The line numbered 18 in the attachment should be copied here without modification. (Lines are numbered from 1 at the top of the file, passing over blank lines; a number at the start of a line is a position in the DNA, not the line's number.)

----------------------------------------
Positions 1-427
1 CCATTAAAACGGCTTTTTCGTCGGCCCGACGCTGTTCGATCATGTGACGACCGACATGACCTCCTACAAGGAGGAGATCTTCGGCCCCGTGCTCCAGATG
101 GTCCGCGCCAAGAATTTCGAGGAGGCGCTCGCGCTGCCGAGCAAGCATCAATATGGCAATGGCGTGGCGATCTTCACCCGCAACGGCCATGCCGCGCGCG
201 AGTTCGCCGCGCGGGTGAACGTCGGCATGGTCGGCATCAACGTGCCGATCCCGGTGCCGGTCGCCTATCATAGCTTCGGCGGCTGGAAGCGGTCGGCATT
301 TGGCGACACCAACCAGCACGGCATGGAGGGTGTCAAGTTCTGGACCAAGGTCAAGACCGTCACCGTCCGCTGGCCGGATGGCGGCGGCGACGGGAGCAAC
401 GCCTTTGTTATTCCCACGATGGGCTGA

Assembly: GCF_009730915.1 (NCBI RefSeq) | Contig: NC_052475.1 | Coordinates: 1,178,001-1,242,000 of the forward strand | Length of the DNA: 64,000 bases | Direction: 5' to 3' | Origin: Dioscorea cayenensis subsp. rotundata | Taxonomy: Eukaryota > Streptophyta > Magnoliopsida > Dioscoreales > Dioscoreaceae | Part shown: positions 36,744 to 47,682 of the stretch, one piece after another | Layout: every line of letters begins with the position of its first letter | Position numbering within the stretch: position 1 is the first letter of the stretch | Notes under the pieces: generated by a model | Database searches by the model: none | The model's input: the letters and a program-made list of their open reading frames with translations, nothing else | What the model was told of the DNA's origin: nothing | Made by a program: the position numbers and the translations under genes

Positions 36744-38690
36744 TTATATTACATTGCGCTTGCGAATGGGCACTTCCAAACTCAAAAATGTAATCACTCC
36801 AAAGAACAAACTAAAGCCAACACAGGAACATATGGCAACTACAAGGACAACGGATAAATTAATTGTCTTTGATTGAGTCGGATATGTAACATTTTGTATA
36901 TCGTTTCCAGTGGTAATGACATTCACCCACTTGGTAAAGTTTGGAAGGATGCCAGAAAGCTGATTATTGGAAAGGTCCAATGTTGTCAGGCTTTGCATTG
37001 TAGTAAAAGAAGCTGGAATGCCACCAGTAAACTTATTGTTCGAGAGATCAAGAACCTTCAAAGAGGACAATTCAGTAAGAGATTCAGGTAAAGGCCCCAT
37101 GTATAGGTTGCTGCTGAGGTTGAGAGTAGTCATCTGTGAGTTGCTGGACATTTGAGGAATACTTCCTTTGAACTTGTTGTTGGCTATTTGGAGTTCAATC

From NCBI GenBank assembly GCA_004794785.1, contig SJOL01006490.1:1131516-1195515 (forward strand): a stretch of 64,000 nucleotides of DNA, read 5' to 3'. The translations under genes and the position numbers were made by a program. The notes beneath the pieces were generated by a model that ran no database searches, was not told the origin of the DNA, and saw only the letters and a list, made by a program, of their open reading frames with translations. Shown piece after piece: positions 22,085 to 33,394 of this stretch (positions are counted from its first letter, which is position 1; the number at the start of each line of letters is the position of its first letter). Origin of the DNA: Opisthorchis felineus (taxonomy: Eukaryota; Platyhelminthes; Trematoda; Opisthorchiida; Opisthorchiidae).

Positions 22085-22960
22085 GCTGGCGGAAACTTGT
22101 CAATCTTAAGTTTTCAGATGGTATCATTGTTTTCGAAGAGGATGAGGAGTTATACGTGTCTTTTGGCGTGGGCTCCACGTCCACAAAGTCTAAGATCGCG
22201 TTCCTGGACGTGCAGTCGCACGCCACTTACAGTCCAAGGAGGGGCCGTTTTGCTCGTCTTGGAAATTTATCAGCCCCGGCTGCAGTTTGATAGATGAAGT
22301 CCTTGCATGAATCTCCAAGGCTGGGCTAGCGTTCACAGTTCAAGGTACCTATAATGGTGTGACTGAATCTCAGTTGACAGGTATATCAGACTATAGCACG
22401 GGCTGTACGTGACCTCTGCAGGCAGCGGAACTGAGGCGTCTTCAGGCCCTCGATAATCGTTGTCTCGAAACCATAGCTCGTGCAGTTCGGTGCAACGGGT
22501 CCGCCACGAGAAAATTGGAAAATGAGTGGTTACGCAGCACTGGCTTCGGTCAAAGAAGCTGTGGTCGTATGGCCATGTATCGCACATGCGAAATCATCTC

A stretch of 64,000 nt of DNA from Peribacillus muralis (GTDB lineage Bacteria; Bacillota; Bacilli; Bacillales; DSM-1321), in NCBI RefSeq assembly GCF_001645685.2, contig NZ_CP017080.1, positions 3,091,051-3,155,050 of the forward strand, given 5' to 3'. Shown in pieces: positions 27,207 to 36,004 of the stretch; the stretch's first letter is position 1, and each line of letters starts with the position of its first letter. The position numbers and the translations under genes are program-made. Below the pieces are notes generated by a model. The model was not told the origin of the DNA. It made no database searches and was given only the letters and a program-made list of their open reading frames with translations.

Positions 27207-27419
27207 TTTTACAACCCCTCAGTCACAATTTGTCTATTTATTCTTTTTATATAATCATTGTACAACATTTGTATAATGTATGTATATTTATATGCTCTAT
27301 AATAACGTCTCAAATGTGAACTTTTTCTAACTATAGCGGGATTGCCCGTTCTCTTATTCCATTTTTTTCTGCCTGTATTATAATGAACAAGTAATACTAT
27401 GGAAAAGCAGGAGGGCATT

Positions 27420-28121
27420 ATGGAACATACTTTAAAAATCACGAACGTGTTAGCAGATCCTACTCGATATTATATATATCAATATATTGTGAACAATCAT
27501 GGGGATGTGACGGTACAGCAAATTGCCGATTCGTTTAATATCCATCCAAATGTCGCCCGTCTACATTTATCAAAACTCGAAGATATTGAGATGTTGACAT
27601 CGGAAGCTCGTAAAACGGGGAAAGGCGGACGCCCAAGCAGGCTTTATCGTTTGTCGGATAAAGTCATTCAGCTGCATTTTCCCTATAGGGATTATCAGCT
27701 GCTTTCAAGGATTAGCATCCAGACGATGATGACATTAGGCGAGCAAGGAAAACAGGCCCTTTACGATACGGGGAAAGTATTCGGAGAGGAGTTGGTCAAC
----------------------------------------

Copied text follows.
22201 TTCCTGGACGTGCAGTCGCACGCCACTTACAGTCCAAGGAGGGGCCGTTTTGCTCGTCTTGGAAATTTATCAGCCCCGGCTGCAGTTTGATAGATGAAGT